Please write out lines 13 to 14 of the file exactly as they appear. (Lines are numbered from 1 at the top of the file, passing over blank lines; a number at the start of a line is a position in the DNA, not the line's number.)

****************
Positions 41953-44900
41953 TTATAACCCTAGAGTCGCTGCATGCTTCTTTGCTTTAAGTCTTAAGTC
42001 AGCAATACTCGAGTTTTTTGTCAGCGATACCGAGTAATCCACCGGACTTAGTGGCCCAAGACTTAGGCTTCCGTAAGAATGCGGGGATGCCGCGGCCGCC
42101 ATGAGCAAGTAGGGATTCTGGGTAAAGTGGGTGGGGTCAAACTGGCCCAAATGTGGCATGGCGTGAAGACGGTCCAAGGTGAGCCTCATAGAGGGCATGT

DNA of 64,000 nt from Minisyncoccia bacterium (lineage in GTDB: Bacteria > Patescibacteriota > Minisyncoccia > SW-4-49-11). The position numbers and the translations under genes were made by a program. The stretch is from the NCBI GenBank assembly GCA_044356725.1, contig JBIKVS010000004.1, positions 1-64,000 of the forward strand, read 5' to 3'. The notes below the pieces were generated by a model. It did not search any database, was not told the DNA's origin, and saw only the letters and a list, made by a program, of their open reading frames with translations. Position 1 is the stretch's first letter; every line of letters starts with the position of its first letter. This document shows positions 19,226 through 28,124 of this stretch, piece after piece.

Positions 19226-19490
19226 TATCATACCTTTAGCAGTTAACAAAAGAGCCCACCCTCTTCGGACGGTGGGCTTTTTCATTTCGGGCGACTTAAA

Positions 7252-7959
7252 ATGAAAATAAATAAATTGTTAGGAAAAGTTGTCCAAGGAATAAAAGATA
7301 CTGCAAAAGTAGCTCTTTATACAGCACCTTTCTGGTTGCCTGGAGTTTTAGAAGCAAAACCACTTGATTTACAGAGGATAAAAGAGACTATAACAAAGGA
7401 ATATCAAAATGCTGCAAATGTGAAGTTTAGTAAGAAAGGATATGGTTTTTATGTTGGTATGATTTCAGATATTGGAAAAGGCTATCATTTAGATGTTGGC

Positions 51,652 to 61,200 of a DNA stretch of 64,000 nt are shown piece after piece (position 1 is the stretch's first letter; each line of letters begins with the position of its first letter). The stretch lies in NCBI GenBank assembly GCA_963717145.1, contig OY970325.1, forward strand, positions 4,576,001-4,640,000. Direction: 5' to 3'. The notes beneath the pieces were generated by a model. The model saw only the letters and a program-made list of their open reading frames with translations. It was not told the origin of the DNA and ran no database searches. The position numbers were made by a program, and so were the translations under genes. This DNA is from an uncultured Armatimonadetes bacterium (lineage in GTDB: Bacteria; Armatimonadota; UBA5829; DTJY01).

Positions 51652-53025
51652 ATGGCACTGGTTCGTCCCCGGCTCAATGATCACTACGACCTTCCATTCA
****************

Positions 51652-53025
51652 ATGGCACTGGTTCGTCCCCGGCTCAATGATCACTACGACCTTCCATTCA